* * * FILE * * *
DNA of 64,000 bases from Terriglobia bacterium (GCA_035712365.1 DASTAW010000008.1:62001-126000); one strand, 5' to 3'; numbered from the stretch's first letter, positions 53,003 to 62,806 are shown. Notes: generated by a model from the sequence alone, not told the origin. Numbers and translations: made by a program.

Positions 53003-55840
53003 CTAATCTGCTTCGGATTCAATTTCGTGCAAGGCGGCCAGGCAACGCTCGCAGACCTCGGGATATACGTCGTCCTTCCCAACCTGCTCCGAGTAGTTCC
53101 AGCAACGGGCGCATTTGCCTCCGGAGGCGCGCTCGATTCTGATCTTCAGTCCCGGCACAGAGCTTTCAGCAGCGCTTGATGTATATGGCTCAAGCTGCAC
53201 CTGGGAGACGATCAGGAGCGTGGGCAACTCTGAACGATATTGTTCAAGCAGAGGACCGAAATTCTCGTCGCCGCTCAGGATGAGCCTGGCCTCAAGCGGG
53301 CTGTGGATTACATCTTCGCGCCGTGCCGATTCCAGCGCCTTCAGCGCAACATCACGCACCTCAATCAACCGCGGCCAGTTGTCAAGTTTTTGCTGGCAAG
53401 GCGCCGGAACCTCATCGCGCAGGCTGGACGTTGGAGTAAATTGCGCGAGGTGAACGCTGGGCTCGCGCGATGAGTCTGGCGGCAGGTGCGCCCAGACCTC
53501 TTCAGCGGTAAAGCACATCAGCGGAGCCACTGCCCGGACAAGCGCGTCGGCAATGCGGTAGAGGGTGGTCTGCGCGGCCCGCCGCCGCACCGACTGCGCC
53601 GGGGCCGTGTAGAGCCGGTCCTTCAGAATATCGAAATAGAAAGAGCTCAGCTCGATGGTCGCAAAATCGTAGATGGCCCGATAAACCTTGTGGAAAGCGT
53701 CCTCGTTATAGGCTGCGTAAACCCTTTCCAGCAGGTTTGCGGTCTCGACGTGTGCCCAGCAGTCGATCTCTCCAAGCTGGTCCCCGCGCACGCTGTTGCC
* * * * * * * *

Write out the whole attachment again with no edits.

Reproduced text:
DNA of 64,000 bases from Terriglobia bacterium (GCA_035712365.1 DASTAW010000008.1:62001-126000); one strand, 5' to 3'; numbered from the stretch's first letter, positions 53,003 to 62,806 are shown. Notes: generated by a model from the sequence alone, not told the origin. Numbers and translations: made by a program.

Positions 53003-55840
53003 CTAATCTGCTTCGGATTCAATTTCGTGCAAGGCGGCCAGGCAACGCTCGCAGACCTCGGGATATACGTCGTCCTTCCCAACCTGCTCCGAGTAGTTCC
53101 AGCAACGGGCGCATTTGCCTCCGGAGGCGCGCTCGATTCTGATCTTCAGTCCCGGCACAGAGCTTTCAGCAGCGCTTGATGTATATGGCTCAAGCTGCAC
53201 CTGGGAGACGATCAGGAGCGTGGGCAACTCTGAACGATATTGTTCAAGCAGAGGACCGAAATTCTCGTCGCCGCTCAGGATGAGCCTGGCCTCAAGCGGG
53301 CTGTGGATTACATCTTCGCGCCGTGCCGATTCCAGCGCCTTCAGCGCAACATCACGCACCTCAATCAACCGCGGCCAGTTGTCAAGTTTTTGCTGGCAAG
53401 GCGCCGGAACCTCATCGCGCAGGCTGGACGTTGGAGTAAATTGCGCGAGGTGAACGCTGGGCTCGCGCGATGAGTCTGGCGGCAGGTGCGCCCAGACCTC
53501 TTCAGCGGTAAAGCACATCAGCGGAGCCACTGCCCGGACAAGCGCGTCGGCAATGCGGTAGAGGGTGGTCTGCGCGGCCCGCCGCCGCACCGACTGCGCC
53601 GGGGCCGTGTAGAGCCGGTCCTTCAGAATATCGAAATAGAAAGAGCTCAGCTCGATGGTCGCAAAATCGTAGATGGCCCGATAAACCTTGTGGAAAGCGT
53701 CCTCGTTATAGGCTGCGTAAACCCTTTCCAGCAGGTTTGCGGTCTCGACGTGTGCCCAGCAGTCGATCTCTCCAAGCTGGTCCCCGCGCACGCTGTTGCC